A Universal Reaction to Feeling Unseen or Misunderstood
Narcissistic rage is a universal reaction to feeling unseen or misunderstood. When the mirroring self-object fails to provide the desired admiration and empathy, the student not only feels hurt, but also angry and indignant. We will discuss three points in relation to this narcissistic reaction: what occasions its arising, its functions, and its specific characteristics. Narcissistic rage might be a chronic feature of the self. For severely disturbed individuals, it is a typical mode of experiencing and expressing themselves. This hard rage is one of the main ways such individuals relate to the world; they easily feel slighted and unjustly treated, and are thus chronically angry and indignant, as if something to which they feel entitled has been taken from them. They are angry most of the time, and are quick to explode at the slightest signs of incomplete empathy or mirroring. The normal individual will react in this manner only occasionally, in response to a gross lack of attunement. But when the student’s narcissistic structure is vulnerable due to lessening identification with the personality structure (what we call “thinning away of the shell”), or due to the mirror transference, then the narcissistic sensitivity is close to the surface, and this rage reaction happens more readily and more frequently.
The Point of Existence, pg. 323
Intensity of Reactive Anger
So we can see it as a normal reaction to hurt. However, it has special characteristics because the narcissistic hurt is different from other types of emotional pain. The fact that this hurt is very vulnerable, and opens up to an emptiness signifying the dissolution of identity, imbues the reactive anger with an intensity and hardness rarely seen in other kinds of anger.
The Point of Existence, pg. 324
Provocation of Narcissistic Rage
The narcissistic individual, or the normal individual at this phase of development, is prone to intense anger, an irrational rage, which may take the form of acute explosions or be chronic and vengeful. This narcissistic rage is provoked by the slightest—real or imagined—narcissistic insult, such as not being seen, understood, or appreciated, in the way one feels he deserves. Narcissistic envy may arise; one hates anyone who has (or seems to have), a rich inner life or external acclaim and feels pain about not having what the other has.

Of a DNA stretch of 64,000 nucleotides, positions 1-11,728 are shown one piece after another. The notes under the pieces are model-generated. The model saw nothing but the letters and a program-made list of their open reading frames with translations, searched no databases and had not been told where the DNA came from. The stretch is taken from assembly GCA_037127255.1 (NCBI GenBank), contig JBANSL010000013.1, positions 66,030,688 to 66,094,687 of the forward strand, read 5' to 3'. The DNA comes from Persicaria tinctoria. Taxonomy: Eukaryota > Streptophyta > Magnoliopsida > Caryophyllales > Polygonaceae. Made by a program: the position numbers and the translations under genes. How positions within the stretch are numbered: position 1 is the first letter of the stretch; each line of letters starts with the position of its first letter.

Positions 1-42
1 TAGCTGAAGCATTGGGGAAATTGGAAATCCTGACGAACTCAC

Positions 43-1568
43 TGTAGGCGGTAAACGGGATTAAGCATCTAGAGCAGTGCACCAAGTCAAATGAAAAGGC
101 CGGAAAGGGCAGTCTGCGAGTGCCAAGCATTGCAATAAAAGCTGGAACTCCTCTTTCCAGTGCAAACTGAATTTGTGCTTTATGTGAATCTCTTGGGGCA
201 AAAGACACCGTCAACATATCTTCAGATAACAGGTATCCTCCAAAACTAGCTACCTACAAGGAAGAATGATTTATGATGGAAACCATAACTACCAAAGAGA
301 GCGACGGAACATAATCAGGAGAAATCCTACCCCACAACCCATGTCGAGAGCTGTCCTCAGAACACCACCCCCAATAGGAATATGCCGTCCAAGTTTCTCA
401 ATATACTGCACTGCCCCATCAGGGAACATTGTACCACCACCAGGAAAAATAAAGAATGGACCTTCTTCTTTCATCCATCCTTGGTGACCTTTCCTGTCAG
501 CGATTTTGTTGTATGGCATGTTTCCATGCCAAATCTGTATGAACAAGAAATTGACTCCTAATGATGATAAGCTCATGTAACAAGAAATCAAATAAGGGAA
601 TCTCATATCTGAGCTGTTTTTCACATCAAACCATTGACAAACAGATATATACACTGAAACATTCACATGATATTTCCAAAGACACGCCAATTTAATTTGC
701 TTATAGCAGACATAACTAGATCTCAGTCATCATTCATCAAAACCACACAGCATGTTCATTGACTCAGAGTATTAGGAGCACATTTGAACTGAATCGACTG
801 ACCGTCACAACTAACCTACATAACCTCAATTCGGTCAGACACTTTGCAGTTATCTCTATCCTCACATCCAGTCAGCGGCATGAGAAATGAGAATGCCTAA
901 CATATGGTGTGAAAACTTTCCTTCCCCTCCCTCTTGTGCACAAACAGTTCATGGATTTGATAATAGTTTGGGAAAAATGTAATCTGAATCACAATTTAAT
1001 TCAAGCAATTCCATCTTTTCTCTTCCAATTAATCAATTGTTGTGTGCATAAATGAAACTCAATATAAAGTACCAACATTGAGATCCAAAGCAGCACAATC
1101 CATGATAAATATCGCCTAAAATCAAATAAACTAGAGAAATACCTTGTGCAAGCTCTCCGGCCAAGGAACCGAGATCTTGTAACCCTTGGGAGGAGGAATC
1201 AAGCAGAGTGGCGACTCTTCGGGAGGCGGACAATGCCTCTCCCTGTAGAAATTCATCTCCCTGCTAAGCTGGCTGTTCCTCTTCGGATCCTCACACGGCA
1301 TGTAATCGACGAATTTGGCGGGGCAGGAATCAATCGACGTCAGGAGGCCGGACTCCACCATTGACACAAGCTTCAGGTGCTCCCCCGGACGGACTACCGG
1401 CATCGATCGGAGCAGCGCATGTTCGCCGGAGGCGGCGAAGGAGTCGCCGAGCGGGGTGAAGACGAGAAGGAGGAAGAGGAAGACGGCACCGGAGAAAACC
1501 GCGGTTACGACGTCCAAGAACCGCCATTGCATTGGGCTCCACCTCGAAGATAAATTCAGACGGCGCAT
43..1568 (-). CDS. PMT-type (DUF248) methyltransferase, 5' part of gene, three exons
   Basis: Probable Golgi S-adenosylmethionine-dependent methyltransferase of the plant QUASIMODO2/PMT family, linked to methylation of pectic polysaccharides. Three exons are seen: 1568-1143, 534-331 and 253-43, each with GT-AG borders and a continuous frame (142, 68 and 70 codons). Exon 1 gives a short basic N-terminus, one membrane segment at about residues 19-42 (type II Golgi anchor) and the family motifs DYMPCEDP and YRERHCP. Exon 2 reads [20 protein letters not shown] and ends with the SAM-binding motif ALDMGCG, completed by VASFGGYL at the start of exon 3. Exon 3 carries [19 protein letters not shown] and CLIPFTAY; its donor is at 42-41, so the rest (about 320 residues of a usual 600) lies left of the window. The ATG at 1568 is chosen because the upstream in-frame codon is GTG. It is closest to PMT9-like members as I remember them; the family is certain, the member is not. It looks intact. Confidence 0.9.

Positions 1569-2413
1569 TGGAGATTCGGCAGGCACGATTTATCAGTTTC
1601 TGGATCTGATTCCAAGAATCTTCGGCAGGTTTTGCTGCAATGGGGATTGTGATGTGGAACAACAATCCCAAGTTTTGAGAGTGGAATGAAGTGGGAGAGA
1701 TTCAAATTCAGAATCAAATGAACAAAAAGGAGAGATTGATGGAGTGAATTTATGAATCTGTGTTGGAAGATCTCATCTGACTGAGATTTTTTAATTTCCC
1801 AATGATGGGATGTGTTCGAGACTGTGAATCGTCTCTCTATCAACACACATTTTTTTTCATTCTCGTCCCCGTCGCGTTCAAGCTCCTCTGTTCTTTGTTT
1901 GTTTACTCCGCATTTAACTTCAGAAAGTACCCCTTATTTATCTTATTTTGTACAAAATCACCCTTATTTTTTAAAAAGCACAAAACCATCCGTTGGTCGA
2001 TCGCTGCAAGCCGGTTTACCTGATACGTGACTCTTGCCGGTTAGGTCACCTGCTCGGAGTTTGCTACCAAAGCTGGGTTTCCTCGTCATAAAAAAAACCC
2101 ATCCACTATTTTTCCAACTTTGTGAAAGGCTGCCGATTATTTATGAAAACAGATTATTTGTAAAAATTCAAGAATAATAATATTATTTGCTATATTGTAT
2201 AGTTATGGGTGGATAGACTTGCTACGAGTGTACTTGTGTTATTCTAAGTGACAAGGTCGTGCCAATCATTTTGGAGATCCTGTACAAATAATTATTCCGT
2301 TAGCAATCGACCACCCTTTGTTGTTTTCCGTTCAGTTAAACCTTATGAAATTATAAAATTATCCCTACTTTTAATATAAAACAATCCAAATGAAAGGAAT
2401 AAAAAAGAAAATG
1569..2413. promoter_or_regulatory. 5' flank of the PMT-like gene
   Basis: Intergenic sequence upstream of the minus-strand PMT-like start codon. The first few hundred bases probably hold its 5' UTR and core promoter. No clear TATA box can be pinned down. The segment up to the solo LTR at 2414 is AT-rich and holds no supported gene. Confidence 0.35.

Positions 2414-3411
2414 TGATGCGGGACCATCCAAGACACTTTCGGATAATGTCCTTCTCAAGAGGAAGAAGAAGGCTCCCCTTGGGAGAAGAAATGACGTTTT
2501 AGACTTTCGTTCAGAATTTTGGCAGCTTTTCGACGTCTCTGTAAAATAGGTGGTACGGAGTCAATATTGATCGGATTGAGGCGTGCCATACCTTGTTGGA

The Point of Existence, pg. 327
What are the Characteristics of Narcissistic Rage?
In narcissistic rage, a person reacts to the perceived failure of the response of another person (a self-object) with uncontrolled and irrational anger, defensiveness, negativity, devaluation, and meanness. The reaction is more accurately termed rage than anger, because of its uncontrolled and irrational features. It has several characteristics that differentiate it from other kinds of anger and rage: It feels and appears irrational, for it is greatly out of proportion to the situations that provoke it ..... This gives the rage the quality of being uncontrollable or not easy to control ..... This rage tends also to be acted out because, in addition to righteousness and indignation, there is a sense of entitlement ..... The irrationality and uncontrolled quality make the person closed to others’ responses or reasoning ..... She is very sensitive to narcissistic insults, but the rage makes her unaware of this sensitivity ..... This defense and denial of her unusual sensitivity to failures of the object leads to an attitude of blame ..... This blaming and defensive character of narcissistic rage gives it an isolating quality. It makes her insensitive to and unaware of the condition of the other ..... This schizoid quality is reflected in the actual energetic state of narcissistic rage. She feels, and is perceived by others as, hard and impenetrable, almost inhuman ..... There is a meanness in this reaction, a desire to inflict pain, to get back, to avenge oneself for being slighted and humiliated ..... Narcissistic rage is also characterized by a tendency to devalue the self-object, an intense need to demean and insult him or her ..... Upon investigation, we discover an underlying motive of dissolving her wound by causing a similar wound in the self-object who failed her. It is as if she is trying to displace her wound onto the self-object, through an aggressive, indignant and punishing attitude.